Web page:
A Sunderland businessman is shutting up shop after three generations of his family trading in the city.
Adam Clarke claims the economic climate and lack of resources being spent in the city centre is forcing him to close his men’s clothing shop Arc.
He said people are also shopping out of town and a lot on the internet.
The 47-year-old said it is a devastating blow for him, his family who have traded in the city for 90 years, and staff, but the Blandford Street store is barely breaking even.
Adam’s grandfather, Joseph Clarke, first opened a shop in High Street West in around 1927 and then opened a further shop in Crowtree Road.
Adam’s father, Harris Clarke, first opened a shop in Crowtree Road called Clarkes in 1957 selling boiler suits to the dock workers.
When I told my dad he was very upset as wellAdam Clarke
The Esquire shop was one of the first fashion shops to open in Sunderland in 1967 on Crowtree Road and then he opened Jeremy Adam on Walworth Way in 1971 and that ran until the 80s when he changed the name to Pebbles which was moved to Holmside. He also had a shop in South Shields and Darlington in the 70s and 80s.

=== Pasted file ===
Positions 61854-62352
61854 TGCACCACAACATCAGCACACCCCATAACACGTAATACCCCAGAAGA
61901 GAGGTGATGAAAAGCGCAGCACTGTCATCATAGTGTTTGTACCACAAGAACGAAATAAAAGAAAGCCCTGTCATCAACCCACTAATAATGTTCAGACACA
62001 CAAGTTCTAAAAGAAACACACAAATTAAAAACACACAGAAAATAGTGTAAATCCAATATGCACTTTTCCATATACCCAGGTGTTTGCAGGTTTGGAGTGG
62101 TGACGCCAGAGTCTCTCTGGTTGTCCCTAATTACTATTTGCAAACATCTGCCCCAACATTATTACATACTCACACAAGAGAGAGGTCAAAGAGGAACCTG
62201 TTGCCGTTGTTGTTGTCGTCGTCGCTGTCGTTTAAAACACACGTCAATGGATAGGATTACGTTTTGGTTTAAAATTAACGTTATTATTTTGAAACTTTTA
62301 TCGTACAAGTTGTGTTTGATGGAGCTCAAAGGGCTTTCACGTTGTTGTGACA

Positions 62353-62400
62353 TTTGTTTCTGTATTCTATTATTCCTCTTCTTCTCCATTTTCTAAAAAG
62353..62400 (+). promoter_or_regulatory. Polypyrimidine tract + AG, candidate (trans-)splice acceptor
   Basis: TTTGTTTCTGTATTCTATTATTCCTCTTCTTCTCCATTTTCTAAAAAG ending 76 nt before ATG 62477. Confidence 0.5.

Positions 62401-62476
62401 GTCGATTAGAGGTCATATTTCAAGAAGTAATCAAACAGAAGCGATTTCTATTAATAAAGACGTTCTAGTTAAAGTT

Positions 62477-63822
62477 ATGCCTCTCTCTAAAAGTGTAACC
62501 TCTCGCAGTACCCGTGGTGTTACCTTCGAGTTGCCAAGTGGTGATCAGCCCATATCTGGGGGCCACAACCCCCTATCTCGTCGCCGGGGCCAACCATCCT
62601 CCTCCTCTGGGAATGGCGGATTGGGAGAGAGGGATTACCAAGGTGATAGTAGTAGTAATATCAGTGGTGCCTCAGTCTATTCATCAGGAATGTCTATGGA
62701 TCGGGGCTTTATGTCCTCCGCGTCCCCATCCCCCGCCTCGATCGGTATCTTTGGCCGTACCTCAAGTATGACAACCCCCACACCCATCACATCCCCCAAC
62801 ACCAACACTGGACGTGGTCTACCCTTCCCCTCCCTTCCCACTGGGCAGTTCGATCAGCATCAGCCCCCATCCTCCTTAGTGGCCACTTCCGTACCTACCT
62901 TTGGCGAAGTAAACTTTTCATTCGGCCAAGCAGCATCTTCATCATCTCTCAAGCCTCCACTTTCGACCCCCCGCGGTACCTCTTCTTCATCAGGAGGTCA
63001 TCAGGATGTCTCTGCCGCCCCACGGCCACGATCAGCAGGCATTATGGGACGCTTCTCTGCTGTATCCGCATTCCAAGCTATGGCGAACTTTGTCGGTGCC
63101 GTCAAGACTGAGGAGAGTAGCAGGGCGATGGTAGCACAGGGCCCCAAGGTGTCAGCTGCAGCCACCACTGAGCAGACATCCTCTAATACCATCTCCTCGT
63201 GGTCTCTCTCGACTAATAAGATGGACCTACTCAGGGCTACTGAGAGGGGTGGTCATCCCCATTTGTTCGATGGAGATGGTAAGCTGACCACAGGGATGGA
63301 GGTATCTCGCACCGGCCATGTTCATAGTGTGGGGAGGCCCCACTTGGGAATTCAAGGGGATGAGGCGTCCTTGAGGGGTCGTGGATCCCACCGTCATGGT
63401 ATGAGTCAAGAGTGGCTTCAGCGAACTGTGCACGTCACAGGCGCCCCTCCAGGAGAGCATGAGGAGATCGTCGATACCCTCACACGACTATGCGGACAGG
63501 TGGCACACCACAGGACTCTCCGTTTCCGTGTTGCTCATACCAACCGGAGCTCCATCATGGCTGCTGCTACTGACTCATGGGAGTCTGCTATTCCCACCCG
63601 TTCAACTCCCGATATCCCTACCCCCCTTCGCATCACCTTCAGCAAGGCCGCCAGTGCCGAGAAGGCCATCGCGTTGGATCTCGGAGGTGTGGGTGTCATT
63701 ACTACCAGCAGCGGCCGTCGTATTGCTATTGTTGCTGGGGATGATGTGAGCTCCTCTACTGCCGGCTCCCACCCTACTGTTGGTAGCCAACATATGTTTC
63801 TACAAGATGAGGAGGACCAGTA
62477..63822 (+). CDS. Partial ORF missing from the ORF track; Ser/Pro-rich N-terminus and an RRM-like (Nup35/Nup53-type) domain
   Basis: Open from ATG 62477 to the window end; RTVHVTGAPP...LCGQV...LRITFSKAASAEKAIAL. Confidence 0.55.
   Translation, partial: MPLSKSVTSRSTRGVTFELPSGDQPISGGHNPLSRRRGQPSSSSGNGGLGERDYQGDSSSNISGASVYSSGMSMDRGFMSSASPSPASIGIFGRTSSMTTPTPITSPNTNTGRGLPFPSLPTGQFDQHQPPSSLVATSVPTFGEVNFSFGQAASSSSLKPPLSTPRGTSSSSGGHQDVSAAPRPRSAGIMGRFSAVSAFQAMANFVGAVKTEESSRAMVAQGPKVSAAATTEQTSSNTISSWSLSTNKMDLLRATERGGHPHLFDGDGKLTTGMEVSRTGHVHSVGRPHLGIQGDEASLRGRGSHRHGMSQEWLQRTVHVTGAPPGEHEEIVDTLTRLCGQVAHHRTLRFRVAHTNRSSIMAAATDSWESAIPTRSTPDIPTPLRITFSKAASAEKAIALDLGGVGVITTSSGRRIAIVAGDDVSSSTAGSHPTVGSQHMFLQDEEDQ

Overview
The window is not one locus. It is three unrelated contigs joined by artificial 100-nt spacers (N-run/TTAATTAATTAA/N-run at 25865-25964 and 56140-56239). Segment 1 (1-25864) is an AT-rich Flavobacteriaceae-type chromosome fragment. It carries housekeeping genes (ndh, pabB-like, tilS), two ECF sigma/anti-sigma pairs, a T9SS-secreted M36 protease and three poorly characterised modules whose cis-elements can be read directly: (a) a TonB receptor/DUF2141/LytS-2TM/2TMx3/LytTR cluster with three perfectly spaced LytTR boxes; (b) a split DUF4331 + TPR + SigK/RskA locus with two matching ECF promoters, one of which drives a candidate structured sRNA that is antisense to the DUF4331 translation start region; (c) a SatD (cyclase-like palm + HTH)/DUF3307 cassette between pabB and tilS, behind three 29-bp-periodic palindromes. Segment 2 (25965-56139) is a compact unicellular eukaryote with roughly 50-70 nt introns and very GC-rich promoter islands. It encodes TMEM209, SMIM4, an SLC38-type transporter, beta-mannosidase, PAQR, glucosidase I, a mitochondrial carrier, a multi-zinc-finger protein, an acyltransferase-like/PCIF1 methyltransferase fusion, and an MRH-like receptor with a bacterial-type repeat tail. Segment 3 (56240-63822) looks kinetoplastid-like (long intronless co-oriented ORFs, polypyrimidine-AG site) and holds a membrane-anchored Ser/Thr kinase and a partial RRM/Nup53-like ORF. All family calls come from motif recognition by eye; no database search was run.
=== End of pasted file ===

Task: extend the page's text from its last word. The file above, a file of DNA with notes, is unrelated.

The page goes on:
Harris opened the Blandford Street shop in around 1983 and called it The Trading Post. Adam took it over in 1997 and changed the name to ARC and he have been trading there for 20 years. Adam also opened a shop in South Shields in 2005 called ARC selling mens fashion, but that has now since closed.
At just 14-years-old, Adam joined his dad’s store, Trading Post, in Blandford Street, which opened 35 years ago, before taking it over and renaming it Arc.
He said: “It is really upsetting to think that this is the last of our shops closing in the city after almost 100 years.
“When I told my dad he was very upset as well.”
Adam said he feels terrible that his three members of staff will now be out of work and his loyal customers are very upset too.
But, he said: “The lease is up for renewal and there is just no point renewing it because the shop is not profitable, we are just standing still.”
The businessman is angry because he believes the street has been allowed to become run down and unattractive while money is poured into other areas.
He said: “Lots of my fellow traders here feel the same way. The street has been left to be so grotty. It shouldn’t be like this, we are two seconds from The Bridges and it is one of the busiest streets in the town.
“Other businesses in the street have already closed.”